Crisis in aerospace research spreads to defence, with spending on engine programmes plunging to all-time lows

Key US defence and industry research officials warn that the continuing shrinkage of science and technology funding could have a devastating impact on the nation’s leading position in aerospace and propulsion. The crisis in aeronautics research, which has cut deeply into NASA’s work, appears to be spreading to US defence-related programmes, up to now considered guaranteed to receive aerospace research funding.

USA Propulsion

Although US defence spending remains high, funding for propulsion research is plunging to all-time lows because of the rising cost of sustaining the existing fleet and surging fuel prices. “We’re starting to eat our own here,” says William Koop, chief of the turbine engine division of the US Air Force Research Laboratory’s Propulsion Directorate. “We’ve had a long history of science and technology investment until recently, but there’s been a dramatic reduction from $134 million last year to below $90 million. That’s having a big impact on what we’re able to do, and how fast we can do it.”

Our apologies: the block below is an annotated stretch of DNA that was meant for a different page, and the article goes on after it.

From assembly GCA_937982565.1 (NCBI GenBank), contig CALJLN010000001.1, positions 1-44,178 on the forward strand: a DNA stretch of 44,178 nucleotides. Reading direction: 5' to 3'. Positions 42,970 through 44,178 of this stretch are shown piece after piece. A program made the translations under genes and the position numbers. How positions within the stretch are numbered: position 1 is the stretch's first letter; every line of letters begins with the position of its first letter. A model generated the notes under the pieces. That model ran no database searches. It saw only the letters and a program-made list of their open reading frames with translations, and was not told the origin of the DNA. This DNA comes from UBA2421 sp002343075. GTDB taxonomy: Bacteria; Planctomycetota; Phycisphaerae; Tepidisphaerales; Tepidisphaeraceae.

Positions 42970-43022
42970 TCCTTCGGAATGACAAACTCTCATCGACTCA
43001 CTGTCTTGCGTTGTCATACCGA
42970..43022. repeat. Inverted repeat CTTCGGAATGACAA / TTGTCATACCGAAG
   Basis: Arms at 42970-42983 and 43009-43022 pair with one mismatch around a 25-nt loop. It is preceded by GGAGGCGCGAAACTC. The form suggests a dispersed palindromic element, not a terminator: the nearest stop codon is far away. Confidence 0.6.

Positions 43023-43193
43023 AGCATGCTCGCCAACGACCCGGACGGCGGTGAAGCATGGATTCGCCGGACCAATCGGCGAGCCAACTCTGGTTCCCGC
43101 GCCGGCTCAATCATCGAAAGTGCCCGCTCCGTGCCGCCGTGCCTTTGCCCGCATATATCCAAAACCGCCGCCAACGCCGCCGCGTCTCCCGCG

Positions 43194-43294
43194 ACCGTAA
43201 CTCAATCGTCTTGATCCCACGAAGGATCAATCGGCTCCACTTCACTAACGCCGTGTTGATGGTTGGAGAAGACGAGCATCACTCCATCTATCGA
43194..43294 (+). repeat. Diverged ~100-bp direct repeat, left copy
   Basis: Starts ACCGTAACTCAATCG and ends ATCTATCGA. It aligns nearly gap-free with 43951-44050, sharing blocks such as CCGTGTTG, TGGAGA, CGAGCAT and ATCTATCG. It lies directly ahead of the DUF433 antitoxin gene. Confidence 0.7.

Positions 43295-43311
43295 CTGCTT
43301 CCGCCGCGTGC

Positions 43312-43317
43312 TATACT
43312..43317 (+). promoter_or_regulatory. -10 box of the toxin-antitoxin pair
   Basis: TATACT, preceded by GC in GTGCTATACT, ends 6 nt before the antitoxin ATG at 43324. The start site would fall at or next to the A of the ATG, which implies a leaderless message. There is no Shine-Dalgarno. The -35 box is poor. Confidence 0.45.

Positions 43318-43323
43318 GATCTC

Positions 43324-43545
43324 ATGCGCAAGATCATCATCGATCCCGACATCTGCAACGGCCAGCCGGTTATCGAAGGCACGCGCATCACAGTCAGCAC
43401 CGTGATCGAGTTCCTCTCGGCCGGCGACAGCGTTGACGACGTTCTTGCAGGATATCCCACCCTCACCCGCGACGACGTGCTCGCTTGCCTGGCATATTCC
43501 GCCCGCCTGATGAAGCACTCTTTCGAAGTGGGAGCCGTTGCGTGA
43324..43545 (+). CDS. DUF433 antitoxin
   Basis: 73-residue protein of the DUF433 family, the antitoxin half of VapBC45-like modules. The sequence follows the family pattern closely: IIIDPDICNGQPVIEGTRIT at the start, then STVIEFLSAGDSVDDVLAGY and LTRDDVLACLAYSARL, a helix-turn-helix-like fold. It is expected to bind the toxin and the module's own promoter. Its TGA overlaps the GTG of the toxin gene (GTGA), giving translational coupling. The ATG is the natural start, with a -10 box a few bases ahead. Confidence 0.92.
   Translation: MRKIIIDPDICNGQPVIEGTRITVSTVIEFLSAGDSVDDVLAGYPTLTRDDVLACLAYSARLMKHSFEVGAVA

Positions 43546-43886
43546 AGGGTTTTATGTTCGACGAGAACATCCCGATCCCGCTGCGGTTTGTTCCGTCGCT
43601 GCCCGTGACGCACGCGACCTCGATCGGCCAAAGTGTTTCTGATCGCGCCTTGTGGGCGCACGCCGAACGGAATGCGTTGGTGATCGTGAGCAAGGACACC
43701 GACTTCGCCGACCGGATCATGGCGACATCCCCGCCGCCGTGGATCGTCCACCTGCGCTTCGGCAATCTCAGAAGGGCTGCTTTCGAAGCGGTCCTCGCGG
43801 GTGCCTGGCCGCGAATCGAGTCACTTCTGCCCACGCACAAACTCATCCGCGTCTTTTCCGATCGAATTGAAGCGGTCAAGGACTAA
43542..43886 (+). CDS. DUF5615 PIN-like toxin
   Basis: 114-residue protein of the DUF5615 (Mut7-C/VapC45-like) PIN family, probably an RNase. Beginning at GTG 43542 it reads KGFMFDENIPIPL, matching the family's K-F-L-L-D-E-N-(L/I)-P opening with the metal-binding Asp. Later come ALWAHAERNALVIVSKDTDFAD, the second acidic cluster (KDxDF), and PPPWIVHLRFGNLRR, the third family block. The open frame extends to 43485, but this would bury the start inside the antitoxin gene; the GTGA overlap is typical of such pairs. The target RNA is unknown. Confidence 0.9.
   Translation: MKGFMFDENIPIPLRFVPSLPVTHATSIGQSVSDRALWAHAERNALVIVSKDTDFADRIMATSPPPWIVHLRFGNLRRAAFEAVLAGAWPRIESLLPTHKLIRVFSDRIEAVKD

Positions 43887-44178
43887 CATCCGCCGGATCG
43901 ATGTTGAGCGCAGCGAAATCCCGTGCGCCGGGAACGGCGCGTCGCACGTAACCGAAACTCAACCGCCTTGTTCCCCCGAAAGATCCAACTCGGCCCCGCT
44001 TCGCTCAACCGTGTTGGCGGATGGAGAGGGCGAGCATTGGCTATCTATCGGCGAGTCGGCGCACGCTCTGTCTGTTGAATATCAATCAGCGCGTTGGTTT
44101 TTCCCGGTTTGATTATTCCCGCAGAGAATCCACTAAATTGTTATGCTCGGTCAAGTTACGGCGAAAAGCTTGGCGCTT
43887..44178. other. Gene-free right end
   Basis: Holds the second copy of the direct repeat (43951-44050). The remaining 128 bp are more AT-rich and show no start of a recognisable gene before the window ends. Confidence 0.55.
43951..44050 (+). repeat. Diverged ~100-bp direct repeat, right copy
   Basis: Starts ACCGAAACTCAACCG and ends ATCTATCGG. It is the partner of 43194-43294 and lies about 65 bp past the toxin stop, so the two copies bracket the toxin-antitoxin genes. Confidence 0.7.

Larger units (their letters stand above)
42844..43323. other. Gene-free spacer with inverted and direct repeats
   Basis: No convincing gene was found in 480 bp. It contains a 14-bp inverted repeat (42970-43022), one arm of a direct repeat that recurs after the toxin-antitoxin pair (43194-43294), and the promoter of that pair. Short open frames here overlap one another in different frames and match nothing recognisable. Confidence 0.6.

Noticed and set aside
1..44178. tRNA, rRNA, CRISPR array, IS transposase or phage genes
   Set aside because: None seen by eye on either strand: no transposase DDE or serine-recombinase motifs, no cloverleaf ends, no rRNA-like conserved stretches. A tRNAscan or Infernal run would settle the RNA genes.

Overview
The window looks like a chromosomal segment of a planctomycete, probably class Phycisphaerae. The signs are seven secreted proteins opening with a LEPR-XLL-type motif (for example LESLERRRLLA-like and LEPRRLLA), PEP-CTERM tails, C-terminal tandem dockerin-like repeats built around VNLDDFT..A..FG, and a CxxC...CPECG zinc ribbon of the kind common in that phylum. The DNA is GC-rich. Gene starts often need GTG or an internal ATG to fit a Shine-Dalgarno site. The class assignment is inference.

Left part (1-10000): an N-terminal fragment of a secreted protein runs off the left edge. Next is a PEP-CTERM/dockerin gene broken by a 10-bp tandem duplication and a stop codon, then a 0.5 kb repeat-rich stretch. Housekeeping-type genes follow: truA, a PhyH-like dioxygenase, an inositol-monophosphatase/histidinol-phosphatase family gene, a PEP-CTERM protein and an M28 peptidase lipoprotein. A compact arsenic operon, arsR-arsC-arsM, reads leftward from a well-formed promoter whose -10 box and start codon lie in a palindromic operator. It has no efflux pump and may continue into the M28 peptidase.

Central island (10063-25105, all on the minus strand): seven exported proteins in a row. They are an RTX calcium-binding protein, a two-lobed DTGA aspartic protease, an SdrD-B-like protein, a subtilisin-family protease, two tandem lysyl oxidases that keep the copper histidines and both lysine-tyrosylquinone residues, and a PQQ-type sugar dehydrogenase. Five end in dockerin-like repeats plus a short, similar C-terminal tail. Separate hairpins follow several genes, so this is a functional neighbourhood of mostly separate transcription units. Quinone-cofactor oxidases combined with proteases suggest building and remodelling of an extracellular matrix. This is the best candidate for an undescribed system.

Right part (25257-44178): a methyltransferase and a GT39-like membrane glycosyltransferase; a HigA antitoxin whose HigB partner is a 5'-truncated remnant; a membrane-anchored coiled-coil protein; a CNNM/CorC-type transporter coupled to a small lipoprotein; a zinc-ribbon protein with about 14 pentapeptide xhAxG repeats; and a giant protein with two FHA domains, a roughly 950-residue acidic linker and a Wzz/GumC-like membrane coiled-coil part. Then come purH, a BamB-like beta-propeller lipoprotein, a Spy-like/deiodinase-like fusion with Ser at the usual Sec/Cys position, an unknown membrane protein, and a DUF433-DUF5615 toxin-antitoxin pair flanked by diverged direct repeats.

The US Department of Defense fleet consists of around 24,350 aircraft powered by about 47,650 turbine engines. “Every year the DoD invests almost $7 billion a year on sustainment costs,” says Koop.

The other big drain is fuel costs. “Every year we burn around 5 billion gallons [19 billion litres] – and 15 months ago that cost around $4.7 billion. But now it costs us $8-9 billion – so that’s almost double.” The fuel rise “woke up some people in the department who are calling for more efficiency and asking why we didn’t have it today. The phone has been ringing off the hook with people asking us what we’re planning to do on that – failing to realise that everything we’re doing today is the result of investments made five years ago.”

Key research efforts such as VAATE – the DoD-industry Versatile Affordable Advanced Turbine Engines programme – continue to be funded for the moment, but the outlook for many other US Air Force research efforts looks bleak, with “lots of uncertainty beyond 2007”, says Koop.

Speaking at an American Institute of Aeronautics and Astronautics meeting in Tucson, Arizona, Koop added that “we have a solid science and technology plan called VAATE, and we intend to hold the line”.

Bennett Croswell, vice-president for military development programmes at Pratt & Whitney, adds that the industry faces threats from its own success. “The health of engines today is sort of hurting us – incredibly too, there’s a belief that gas turbine propulsion is a sunset industry, and that the major innovations have already been found.”

General Electric advanced tech­nology and preliminary design special projects manager Clay Haubert adds: “We are in dire need of restocking the technology bank, and with VAATE we need a new centreline engine with new pressure ratios and cycles. Right now we don’t have the funding for it.”



Source: Flight International